More Than Half of Households Surveyed Have Credit Card Debt Over $15,000

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NFCC® Poll shows high balances are the new normal for many households while being debt-free remains an elusive goal.

National Foundation for Credit Counseling

As soon as it becomes difficult to afford the minimum payments, accounts run the risk of falling behind and credit scores can take a turn for the worse.

Nearly three-quarters of all American adults have at least one credit card, and according to the Federal Reserve Bank of New York the average household carries combined balances of $9,600. A January online poll from the National Foundation for Credit Counseling® (NFCC®) showed slightly over half (56%) of the respondents carry $15,000 or more in credit card debt in their household, while only four percent declare themselves to be debt-free.

“There are a number of good reasons to have access to a credit card and just as many reasons for keeping balances under control,” said Bruce McClary, vice president of communications for the NFCC. “As soon as it becomes difficult to afford the minimum payments, accounts run the risk of falling behind and credit scores can take a turn for the worse.”

Because signs of trouble can be detected long before minimum payments are problematic, the NFCC offers the following tips to help with early detection:

Check Credit Usage – Keep an eye on how and when credit cards are being used each month. If there is an increase in the number of times a credit card is used for purchases that had been covered in the past with cash, it could be a sign that credit is filling gaps in the budget. Instead of charging more often, look for ways to trim the budget to keep expenses in line. Online budget calculators can be helpful toward finding answers.

Monitor Available Credit – Each credit card comes with a credit limit, which is the maximum ceiling that a balance can reach before charging privileges are shut down. It is widely recommended to keep a balance as low as possible compared to the limit. This makes payments more affordable and helps avoid running the risk of incurring costly penalties for overcharging. Stay out of trouble by paying off balances as quickly as possible, either all at once or by paying more than the monthly minimum payment.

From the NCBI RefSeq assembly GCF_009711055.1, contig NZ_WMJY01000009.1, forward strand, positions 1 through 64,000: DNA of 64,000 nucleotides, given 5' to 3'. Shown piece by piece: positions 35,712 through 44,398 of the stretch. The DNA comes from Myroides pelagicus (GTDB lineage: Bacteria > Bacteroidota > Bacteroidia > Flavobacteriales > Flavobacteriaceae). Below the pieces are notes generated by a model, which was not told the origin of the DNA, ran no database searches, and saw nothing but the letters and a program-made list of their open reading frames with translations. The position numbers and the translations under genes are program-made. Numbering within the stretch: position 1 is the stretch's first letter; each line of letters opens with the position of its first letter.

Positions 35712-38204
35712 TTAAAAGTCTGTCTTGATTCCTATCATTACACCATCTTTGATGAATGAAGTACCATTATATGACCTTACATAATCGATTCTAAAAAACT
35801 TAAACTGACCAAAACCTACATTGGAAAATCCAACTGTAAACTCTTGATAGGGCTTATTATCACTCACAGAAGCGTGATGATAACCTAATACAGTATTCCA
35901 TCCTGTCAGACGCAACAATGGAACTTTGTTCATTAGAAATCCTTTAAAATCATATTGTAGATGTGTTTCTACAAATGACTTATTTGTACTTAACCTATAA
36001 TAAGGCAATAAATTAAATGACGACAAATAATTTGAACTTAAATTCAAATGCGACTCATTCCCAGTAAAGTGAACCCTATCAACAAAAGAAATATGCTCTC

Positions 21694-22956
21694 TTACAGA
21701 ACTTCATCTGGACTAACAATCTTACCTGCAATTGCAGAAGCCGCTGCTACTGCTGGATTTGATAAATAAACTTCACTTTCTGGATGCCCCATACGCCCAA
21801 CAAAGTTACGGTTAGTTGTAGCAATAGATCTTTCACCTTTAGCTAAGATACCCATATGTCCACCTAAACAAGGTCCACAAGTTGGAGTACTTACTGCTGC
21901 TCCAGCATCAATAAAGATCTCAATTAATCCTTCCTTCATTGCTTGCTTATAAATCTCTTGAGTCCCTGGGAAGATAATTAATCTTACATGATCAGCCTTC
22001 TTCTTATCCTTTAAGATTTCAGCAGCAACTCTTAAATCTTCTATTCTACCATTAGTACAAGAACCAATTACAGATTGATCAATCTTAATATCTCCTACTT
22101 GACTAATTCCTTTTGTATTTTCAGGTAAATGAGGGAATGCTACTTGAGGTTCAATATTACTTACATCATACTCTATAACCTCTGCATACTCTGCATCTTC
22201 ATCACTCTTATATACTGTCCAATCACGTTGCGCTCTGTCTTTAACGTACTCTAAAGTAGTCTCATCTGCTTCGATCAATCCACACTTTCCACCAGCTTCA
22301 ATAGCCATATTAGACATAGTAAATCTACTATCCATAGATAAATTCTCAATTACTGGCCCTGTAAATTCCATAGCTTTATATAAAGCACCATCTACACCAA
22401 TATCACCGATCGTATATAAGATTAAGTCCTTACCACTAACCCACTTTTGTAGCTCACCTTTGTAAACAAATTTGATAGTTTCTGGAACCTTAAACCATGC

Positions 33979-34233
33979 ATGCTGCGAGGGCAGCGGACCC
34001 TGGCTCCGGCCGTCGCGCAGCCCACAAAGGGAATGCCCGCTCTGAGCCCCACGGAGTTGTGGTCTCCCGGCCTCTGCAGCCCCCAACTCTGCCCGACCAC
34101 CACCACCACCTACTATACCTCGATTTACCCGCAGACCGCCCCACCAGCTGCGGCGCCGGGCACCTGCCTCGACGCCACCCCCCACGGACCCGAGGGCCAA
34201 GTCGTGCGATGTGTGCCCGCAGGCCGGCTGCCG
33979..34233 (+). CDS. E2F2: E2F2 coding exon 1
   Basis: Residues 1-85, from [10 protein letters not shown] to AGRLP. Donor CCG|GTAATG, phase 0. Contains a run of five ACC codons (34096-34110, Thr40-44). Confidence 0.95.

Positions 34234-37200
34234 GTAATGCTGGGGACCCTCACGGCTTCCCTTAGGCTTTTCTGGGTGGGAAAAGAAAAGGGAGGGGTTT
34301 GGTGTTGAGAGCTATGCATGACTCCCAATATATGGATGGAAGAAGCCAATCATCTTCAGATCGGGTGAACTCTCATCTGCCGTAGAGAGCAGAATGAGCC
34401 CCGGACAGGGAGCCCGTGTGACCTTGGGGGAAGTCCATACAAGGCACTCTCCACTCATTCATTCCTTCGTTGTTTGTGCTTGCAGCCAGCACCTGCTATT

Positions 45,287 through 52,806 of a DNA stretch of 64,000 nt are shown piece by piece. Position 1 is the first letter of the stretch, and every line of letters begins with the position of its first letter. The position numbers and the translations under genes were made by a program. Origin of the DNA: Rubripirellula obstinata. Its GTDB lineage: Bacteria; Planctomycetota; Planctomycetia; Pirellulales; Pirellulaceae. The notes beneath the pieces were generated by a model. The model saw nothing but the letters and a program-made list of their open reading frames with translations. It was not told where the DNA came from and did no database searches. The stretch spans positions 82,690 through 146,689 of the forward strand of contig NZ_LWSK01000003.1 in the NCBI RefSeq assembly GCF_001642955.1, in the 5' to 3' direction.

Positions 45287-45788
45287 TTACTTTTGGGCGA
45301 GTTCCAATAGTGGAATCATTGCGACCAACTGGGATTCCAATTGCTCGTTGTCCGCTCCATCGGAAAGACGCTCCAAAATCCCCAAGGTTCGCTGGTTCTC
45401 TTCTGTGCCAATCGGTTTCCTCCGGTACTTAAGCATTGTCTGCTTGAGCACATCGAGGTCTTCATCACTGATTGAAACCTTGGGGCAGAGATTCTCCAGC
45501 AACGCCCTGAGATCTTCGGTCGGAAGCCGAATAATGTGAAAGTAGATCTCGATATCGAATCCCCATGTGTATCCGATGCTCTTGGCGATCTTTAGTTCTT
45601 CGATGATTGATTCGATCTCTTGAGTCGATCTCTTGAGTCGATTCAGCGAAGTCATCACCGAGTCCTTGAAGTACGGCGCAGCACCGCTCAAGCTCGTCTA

Count Cards – Plastic should not take up a lot of space in a wallet or purse. Federal Reserve data shows that Americans with credit carry nearly four credit cards on average. Most experts advise carrying less than that. It would be a good idea to consider consolidation when carrying more than a couple credit cards. This makes it less stressful to keep track of payments and balances, which helps make debt management easier.

Making a minimum payment fit comfortably in a budget is not necessarily a sign that debt is under control. It is important to check these key indicators of financial health before the most obvious signs of distress. Online tools like MyMoneyCheckUp® can offer a snapshot of how finances are doing, where improvements can be made, and what can be done to achieve financial stability in the future. When more help is needed, it is best to reach out to a nonprofit financial professional for advice.

The January poll question and responses are below:

Estimating your total household credit card debt, which range below do you fall into?

A. Debt Free 4%
B. $1000-5000 13%
C. $5000-10,000 13%
D. $10000-15,000 13%
E. $15,000+ 56%

Note: The NFCC’s January Financial Literacy Opinion Index was conducted via the homepage of the NFCC website from January 1–31, 2017, and was answered by 3,316 individuals.

About NFCC

Founded in 1951, the National Foundation for Credit Counseling® (NFCC®) is the nation’s first and largest nonprofit dedicated to improving people’s financial well-being. With 600 member offices serving 50 states and Puerto Rico, our NFCC® Certified Credit Counselors are financial advocates, empowering millions of consumers to take charge of their finances through one-on-one financial reviews that address credit card debt, student loans, housing decisions and overall money management. Make one of the best financial decisions of your life. For expert guidance and advice, call (800) 388-2227 or visit nfcc.org today.

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